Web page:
What to Do if Investigated for, or Charged with, a Sexual Offense.
Sex crimes, especially those involving charges of sexual assault, are among the most serious on the books, and if you are facing such charges, you need experienced legal help immediately. Depending on the jurisdiction, how these crimes are defined and the potential penalties they carry can vary, but their serious consequences require an early, aggressive response.
The offenses may differ on such factors as the degree of consent, the absolute or relative ages of the parties, or special characteristics of the alleged victim (such youth or old age, or physical or mental impairment). If you are caught up in an investigation or are facing charges, it's crucially important to have knowledgeable legal advice and assistance as early as possible.
Forcible rape, for example, can carry life sentences, and in some cases may not even permit the possibility of parole. Statutory rape, which involves relations with a minor below the state-set legal age of consent, often carries lengthy mandatory minimum sentences, and can bring a life sentence. Various other types of misconduct, often characterized as sexual assault, can be classified as felonies or misdemeanors.
While most offenses are prosecuted by state or local authorities, certain crimes – such as child pornography – typically bring in federal law enforcement. Certain types of violations – such as those related to mistreatment of children or the elderly, or sexual misconduct affecting students or staff in a federally-supported educational institution, can result in officials from other agencies trying to visit your home (you do not have to let them in, and shouldn't without first checking with your lawyer). They can also bring administrative-style actions that, while falling short of criminal charges, can nevertheless have serious consequences (and which may offer an accused lower procedural and substantive protections than would a criminal court proceeding).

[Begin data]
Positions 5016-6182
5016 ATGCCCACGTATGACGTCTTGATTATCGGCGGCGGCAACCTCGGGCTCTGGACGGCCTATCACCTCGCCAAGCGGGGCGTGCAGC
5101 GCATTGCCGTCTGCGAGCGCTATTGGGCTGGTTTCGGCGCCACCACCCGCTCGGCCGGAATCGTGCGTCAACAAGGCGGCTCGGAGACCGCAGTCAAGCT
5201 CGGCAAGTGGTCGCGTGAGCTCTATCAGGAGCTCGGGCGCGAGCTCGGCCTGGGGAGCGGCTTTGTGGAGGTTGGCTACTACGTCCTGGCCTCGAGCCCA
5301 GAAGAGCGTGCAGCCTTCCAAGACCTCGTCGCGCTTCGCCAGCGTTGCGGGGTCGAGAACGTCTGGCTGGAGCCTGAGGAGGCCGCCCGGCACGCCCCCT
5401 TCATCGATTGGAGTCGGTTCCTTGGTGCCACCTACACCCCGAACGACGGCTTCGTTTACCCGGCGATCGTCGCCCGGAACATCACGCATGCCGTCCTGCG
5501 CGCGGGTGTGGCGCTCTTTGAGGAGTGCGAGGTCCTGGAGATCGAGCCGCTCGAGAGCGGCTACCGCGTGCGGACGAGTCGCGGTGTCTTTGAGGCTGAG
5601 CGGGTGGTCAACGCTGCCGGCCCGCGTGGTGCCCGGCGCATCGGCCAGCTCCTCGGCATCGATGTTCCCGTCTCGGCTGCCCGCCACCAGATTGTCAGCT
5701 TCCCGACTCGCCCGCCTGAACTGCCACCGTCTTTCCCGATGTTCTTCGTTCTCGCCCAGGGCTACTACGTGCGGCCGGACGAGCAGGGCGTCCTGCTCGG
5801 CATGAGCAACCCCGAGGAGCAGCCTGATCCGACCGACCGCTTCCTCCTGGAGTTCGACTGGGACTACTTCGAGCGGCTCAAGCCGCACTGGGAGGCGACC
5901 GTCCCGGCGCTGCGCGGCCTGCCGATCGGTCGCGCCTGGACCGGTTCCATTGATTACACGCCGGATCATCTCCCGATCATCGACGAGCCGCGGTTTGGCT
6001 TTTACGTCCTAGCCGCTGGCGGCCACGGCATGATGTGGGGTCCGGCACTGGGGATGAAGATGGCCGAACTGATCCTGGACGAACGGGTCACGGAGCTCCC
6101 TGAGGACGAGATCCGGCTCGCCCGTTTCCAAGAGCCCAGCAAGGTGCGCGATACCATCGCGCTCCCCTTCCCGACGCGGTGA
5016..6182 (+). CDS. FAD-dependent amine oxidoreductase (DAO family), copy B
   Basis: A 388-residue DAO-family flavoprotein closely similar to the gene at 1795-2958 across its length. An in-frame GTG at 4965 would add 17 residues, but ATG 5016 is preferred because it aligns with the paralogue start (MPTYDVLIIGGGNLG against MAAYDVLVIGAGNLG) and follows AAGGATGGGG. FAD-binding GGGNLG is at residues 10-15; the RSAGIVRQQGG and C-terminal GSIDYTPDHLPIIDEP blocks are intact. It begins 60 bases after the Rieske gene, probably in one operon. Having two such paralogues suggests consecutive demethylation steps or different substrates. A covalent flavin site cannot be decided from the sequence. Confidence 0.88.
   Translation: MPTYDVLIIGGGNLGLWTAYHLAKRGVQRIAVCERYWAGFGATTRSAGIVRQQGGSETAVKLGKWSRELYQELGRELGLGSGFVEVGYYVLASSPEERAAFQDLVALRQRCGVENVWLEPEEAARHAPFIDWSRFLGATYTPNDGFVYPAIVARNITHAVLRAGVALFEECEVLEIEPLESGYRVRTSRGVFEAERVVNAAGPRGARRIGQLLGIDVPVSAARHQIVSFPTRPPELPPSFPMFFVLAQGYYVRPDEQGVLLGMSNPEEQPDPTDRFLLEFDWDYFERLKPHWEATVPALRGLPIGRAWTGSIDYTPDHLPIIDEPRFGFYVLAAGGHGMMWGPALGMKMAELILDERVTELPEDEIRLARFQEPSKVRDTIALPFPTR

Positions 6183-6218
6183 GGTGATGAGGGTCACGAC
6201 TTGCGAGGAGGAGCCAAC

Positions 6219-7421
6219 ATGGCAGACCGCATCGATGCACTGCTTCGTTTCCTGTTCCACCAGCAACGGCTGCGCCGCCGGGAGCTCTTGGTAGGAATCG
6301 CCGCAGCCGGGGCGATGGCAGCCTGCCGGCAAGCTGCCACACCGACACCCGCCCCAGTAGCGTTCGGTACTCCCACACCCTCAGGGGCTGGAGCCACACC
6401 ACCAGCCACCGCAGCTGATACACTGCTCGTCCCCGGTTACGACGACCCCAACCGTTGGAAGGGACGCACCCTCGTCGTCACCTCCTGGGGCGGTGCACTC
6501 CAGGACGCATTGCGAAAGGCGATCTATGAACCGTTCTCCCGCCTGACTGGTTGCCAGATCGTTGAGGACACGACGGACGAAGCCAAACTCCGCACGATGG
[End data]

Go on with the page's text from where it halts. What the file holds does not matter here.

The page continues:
Do not let an investigation or a criminal charge proceed, in the hope your innocence will be evident, and quickly recognized by the system you're facing. Unfortunately, the goal of law enforcement will be to establish a case against you, not to exonerate you. It's also a serious mistake not to mount the most aggressive defense you can, of your constitutional rights, your reputation, and your freedom.
In many sexual assault cases, a key issue is whether there was mutual consent, which often is a factual question far less than clear cut. Law enforcers frequently will use tricks or deceit, inviting you to ''tell your side of the story,'' when their true intent is to gather evidence against you, or find inaccuracies or inconsistencies in your statements to cast doubt on your reliability. They probably won't warn you of your constitutional rights before taking you into custody, at which point you might already have mistakenly said far more than you should have, in an almost always futile attempt to persuade them of your innocence.
It's not uncommon to find law enforcers asking persons you know to call you to discuss a complaint before you are charged, in the hopes of getting you to make apologies or other statements than can later be used against you in court. You may also receive unsolicited advice on what you should do from well-meaning ''experts'' who lack an understanding of the legal consequences of their advice.
Faced with all these possible pitfalls, the only sound way to protect your rights and your liberty is to say only that you are facing false but serious accusations, and on the advice of your lawyer, will not discuss these issues without the lawyer's advice and presence.
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